When testing whether a medication works to reduce pain, the FDA requires that the patients report at least a 30% reduction in pain. Cymbalta was shown to have that level of pain reduction in 42% of patients, compared with 32% on placebo. Although statistically significant, that is not a major difference, and it shows how subjective pain is and how effective a placebo can be. Moreover, many patients stopped taking this medication because of the side effects, which can include difficulty sleeping and reduced libido (interest in engaging in sexual activity).
Analysis of clinical trials using different doses of Lyrica showed that it worked for only 9% to 14% of fibromyalgia patients, and approximately the same percentage stopped taking Lyrica because of the side effects.
While Savella is the only drug approved by the FDA specifically for fibromyalgia and not any other illnesses, it does not work well long-term, which is a major shortcoming because fibromyalgia is a life-long disease. Also, there are many serious side effects that only became known after the drug was approved: suicidal ideation (1.3% in patients on 200mg/day of Savella compared to 0.5% of patients on placebo), high blood pressure (20% of people taking the 100mg/day of Savella went from having normal blood pressure to high blood pressure in one study, compared to 7% in people taking placebo), liver damage (6% and 7% in patients on 100mg/day and 200mg/day of Savella, compared to 3% in placebo patients), male sexual dysfunction (ejaculation problems in 7% and erectile dysfunction in 6%, compared to 0% in placebo), and harm to the fetus in pregnant animals. In summary, although worth trying, for many patients the side effects may be worse than any benefits.
Additional medications that are sometimes used to treat fibromyalgia patients include other antidepressants (such as amitriptyline/Elavil), muscle relaxants (such as cyclobenzaprine/Flexeril), and pain medications (such as tramadol/Ultram).[1,2] Because the brain pathways that cause pain and depression are similar, many patients take antidepressants to get some relief from both symptoms.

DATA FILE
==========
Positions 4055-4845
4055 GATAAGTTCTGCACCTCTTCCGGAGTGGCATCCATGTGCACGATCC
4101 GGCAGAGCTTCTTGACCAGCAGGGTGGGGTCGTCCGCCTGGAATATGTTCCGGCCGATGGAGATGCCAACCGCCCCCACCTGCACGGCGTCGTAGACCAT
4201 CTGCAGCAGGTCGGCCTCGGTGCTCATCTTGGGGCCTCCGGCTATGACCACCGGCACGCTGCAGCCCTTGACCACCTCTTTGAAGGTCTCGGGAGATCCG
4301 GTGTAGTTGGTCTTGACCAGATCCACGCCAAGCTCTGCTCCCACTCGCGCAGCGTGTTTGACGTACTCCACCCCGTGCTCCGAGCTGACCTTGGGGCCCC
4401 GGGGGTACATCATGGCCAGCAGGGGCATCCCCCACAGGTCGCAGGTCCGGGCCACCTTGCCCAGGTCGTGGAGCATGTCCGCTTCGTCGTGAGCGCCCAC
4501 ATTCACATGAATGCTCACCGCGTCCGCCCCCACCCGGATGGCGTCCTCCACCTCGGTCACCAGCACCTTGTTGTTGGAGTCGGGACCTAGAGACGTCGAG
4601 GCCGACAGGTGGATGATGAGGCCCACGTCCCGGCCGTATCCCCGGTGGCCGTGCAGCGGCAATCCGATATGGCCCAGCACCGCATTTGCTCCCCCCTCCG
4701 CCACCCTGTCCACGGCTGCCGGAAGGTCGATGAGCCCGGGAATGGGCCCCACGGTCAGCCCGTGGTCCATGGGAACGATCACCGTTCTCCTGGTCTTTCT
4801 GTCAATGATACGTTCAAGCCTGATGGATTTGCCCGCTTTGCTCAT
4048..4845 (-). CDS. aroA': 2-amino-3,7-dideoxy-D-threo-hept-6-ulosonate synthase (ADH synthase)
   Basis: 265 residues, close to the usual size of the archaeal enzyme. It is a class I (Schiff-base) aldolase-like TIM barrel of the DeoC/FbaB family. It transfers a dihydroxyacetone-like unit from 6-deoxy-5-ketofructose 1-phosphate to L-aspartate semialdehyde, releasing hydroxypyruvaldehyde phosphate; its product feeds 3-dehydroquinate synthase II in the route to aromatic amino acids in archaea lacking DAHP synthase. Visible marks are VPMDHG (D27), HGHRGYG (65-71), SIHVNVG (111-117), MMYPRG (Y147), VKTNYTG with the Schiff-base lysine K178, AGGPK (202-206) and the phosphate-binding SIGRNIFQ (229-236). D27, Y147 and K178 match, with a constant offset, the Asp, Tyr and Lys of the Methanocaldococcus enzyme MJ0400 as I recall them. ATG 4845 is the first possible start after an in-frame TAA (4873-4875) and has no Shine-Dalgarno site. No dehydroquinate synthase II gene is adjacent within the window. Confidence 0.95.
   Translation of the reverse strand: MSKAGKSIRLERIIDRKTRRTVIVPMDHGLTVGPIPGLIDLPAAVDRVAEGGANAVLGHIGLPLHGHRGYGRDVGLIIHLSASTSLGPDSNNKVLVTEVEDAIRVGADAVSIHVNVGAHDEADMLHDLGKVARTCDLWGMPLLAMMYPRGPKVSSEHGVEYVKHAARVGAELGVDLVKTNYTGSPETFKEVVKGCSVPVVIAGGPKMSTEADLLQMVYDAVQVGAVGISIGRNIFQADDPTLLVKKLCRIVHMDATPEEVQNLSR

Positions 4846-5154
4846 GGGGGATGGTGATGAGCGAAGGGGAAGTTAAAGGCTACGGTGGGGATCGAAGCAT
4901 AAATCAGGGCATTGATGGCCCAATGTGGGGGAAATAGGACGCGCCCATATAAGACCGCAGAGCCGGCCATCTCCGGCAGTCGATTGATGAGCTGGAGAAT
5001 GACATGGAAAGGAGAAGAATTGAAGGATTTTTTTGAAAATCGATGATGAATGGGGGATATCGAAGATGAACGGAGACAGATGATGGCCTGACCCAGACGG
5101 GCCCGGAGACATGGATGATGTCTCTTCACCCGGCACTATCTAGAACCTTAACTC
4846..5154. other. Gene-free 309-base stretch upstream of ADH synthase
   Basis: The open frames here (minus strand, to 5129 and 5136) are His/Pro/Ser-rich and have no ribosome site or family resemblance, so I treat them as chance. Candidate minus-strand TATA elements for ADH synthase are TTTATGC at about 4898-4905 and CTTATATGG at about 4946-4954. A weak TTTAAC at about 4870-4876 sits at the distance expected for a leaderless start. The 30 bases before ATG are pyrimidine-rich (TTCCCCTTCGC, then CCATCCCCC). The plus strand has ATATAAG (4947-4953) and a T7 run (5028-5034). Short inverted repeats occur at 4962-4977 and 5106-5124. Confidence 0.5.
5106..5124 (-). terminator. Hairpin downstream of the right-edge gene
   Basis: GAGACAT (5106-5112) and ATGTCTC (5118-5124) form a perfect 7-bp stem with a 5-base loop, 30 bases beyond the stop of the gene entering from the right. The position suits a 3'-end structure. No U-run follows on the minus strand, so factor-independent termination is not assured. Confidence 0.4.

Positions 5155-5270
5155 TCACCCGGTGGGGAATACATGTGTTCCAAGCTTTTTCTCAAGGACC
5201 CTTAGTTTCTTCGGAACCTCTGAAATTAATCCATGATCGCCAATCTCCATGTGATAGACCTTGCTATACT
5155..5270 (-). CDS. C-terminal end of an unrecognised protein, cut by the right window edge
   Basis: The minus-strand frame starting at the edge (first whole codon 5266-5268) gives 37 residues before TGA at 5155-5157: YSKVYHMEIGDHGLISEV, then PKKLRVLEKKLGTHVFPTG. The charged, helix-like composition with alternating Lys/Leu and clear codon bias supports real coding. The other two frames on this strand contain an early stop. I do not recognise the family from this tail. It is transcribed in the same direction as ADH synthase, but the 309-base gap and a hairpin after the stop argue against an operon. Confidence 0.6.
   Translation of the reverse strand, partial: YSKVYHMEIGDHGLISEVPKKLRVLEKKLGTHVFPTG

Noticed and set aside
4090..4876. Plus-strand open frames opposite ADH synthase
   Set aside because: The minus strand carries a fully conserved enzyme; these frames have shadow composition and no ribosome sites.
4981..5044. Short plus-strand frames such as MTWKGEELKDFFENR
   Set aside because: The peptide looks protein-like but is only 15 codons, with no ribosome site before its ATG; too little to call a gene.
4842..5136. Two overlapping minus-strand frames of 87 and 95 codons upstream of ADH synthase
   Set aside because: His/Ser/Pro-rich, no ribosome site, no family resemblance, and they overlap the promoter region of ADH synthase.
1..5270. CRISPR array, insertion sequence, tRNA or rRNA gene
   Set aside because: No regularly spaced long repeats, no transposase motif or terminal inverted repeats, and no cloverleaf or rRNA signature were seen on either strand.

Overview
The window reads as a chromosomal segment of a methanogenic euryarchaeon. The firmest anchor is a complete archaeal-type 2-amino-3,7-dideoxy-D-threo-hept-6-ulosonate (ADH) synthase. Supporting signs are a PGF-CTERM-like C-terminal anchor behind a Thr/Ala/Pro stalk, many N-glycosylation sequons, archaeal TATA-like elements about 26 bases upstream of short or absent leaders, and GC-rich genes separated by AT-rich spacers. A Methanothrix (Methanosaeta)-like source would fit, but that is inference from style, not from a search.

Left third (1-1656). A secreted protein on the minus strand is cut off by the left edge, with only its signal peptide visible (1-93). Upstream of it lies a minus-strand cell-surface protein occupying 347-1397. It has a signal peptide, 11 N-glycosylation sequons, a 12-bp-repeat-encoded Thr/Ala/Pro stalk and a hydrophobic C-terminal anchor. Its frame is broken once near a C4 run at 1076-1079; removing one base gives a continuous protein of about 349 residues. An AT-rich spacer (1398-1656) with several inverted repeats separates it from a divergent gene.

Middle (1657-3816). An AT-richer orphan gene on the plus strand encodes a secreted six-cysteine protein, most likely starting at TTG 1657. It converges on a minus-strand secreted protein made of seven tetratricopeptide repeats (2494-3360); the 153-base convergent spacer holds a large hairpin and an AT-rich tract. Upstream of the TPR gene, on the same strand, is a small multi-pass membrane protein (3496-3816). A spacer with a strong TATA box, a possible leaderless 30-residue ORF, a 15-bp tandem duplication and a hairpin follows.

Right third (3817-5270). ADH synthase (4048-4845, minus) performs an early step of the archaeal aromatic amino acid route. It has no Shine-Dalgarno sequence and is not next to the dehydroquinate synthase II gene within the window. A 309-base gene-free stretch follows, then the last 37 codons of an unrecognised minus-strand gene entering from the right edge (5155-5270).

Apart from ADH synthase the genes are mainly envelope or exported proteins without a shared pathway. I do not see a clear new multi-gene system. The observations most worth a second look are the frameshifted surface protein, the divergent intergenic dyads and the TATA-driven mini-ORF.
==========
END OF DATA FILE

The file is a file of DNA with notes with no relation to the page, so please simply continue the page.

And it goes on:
Some small studies have shown that a drug used to treat opioid and alcohol addiction, naltrexone (ReVia) has been successful in easing the pain of fibromyalgia.[8,9] In one study with only 10 patients, all of them showed improvement more than when taking a placebo, and side effects were uncommon. While your doctor can prescribe naltrexone “off label” (for a use not approved by the FDA), remember that when a drug is tested on only 10 fibromyalgia patients, there isn’t enough data to prove that it is safe or effective for most fibromyalgia patients. By taking it, you are essentially participating in an uncontrolled experiment.
There are safer treatments than drugs and most seem to be at least as likely to be effective. Therapies that improve the symptoms of fibromyalgia include exercise that increases the heart rate, mental health therapy by a psychologist or psychiatrist, and education to learn more about the illness and how to manage the symptoms. Acupuncture, which involves placing many very thin needles into various pressure points on the body, reduced pain in fibromyalgia patients in eight of nine studies. The researchers concluded that acupuncture may need to be done once or twice weekly on a regular basis to get any benefit from the treatments, and even then, it only works in some people. Spa bathing treatments using hot or cold water, also known as balneotherapy, may reduce pain, especially if healing minerals are added to the water. In six small studies with less than 50 patients each, four found that the pain was reduced after an electric current was used in the water (there is no risk of electric shock with balneotherapy).